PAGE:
Jay Pollock serves up his next course with Sunflower


Jay Pollock knows how to sell a story, and his is one comprised of coffee, gin and tonic, and insomnia. I'm twisted, he professes. His bassist, Ben Huband, is a "legally blind, nude model" and his drummer, Lowell Whitty is a jazz musician. This ragtag trio had a 10-month residency at Toronto's Cameron House last year and recently released a self-produced sophomore album, Sunflower, on July 10th. With absurdist lyrics, the record picks up where Pollock left off with debut Creepy Dinner Music (2010).



Carrying funk, Latino, and rock influences, the mostly folk and acoustic Sunflower is evenly peppered with odd and sparkling moments. "Twinkle, twinkle little starving artist," he sings, tongue-in-cheek on "Starving Artist." The album's title lyric is drawled out vocally into a syncopated bass groove on "Sunflower," which also features a solid instrumental bridge.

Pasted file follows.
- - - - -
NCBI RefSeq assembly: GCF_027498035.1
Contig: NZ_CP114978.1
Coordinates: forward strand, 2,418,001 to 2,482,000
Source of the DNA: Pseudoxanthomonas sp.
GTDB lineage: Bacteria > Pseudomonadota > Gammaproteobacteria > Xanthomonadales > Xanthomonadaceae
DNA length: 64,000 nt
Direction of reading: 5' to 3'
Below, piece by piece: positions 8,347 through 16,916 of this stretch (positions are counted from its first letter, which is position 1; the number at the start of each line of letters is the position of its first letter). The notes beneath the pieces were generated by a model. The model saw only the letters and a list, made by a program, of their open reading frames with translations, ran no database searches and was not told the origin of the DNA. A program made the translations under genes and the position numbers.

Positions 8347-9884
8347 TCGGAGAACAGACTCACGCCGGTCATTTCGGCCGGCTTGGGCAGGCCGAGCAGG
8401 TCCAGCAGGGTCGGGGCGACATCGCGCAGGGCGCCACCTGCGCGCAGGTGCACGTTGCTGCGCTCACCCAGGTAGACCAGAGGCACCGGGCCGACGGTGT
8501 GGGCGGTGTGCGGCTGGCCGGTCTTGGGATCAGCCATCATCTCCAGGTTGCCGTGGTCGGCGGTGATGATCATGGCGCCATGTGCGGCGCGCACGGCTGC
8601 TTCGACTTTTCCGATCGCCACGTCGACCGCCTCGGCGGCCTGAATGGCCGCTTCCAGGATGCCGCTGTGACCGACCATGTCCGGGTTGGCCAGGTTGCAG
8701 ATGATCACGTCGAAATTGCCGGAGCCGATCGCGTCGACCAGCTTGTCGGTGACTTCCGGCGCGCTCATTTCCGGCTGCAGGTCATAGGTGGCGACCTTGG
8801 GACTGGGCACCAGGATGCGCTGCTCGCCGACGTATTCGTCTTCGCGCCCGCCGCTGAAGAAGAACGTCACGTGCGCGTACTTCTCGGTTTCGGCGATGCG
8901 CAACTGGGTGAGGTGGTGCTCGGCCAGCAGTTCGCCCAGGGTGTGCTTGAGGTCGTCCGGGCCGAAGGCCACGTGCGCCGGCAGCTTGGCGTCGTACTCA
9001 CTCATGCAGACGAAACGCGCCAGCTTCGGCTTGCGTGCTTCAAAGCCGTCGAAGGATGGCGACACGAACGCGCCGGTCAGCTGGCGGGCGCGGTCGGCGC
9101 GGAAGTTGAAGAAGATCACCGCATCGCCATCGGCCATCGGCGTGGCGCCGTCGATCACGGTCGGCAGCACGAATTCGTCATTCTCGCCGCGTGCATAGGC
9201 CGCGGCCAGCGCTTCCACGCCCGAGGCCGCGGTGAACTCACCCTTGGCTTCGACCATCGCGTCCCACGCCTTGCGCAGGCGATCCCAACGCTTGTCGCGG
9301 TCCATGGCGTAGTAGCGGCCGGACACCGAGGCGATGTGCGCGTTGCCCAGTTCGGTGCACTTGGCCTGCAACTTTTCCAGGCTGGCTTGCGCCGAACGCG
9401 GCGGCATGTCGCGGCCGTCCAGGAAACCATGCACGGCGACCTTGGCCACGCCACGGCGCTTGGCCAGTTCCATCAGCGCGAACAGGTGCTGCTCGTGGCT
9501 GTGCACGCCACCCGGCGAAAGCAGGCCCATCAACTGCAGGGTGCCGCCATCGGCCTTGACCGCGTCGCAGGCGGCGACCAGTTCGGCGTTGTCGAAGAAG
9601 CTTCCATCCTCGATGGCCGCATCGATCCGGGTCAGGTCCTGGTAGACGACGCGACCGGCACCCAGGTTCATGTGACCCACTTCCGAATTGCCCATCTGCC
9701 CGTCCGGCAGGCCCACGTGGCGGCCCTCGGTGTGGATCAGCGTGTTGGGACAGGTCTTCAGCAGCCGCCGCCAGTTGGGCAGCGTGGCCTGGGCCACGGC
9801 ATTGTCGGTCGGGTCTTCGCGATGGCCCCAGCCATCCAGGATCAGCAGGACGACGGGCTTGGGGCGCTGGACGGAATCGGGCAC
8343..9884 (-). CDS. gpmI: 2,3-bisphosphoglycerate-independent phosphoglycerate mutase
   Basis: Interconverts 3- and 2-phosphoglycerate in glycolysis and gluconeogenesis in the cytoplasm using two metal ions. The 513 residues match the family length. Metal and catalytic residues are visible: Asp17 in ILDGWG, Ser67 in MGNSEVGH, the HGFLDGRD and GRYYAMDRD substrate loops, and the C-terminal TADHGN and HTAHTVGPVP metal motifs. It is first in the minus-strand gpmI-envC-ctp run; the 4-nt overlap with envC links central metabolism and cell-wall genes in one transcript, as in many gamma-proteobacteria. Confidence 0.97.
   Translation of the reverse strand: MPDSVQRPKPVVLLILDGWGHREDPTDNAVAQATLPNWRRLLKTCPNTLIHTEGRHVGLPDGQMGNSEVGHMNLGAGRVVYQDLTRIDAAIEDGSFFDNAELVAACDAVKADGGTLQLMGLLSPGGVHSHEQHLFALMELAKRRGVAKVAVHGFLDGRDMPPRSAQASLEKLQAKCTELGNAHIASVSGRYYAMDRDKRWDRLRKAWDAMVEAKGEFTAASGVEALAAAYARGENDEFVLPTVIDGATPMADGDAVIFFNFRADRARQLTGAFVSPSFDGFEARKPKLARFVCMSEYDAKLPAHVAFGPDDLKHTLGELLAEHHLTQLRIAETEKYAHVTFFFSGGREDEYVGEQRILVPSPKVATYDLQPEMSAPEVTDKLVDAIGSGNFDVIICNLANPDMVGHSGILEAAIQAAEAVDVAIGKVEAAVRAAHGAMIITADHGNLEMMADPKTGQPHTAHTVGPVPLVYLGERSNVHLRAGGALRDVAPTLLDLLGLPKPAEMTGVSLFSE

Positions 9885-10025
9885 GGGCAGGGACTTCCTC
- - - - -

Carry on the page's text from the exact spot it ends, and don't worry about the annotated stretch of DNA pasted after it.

I was most intrigued by "Bellwoods," which initially appeared as a titular tribute to the city's Trinity Bellwoods Park. On the contrary, Pollock spews the most unrelated thoughts over a walking bass line; "'cause if the well dries out / why pray for rain / desert your dessert" seems to have little to do with the scenic glade. Charmé.

Ultimately, Sunflower is still dinner music, the sort that is best-suited for Wednesday night live music at the neighbourhood pub, soundly pre-recorded for your convenience.

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